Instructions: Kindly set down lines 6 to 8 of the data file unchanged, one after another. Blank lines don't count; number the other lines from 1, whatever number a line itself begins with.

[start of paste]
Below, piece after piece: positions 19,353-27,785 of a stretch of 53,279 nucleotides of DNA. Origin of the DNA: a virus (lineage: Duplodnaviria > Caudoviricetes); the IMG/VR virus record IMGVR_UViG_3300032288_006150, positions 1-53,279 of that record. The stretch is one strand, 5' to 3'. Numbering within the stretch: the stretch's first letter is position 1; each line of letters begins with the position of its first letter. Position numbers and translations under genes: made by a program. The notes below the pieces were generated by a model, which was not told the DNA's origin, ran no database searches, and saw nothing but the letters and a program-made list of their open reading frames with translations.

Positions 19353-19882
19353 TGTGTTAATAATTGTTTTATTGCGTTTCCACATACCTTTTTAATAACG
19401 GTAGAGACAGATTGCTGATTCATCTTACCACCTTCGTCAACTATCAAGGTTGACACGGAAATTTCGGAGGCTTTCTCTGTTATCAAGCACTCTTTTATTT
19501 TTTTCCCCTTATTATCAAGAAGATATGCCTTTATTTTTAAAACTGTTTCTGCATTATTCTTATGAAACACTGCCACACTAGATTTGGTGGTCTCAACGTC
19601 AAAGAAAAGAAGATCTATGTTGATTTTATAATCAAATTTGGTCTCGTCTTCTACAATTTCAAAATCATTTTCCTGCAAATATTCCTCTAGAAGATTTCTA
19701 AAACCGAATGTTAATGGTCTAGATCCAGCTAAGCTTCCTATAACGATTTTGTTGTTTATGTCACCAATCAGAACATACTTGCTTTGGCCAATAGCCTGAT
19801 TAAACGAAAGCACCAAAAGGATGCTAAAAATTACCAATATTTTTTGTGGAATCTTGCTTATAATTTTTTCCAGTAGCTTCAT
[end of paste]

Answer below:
19601 AAAGAAAAGAAGATCTATGTTGATTTTATAATCAAATTTGGTCTCGTCTTCTACAATTTCAAAATCATTTTCCTGCAAATATTCCTCTAGAAGATTTCTA
19701 AAACCGAATGTTAATGGTCTAGATCCAGCTAAGCTTCCTATAACGATTTTGTTGTTTATGTCACCAATCAGAACATACTTGCTTTGGCCAATAGCCTGAT
19801 TAAACGAAAGCACCAAAAGGATGCTAAAAATTACCAATATTTTTTGTGGAATCTTGCTTATAATTTTTTCCAGTAGCTTCAT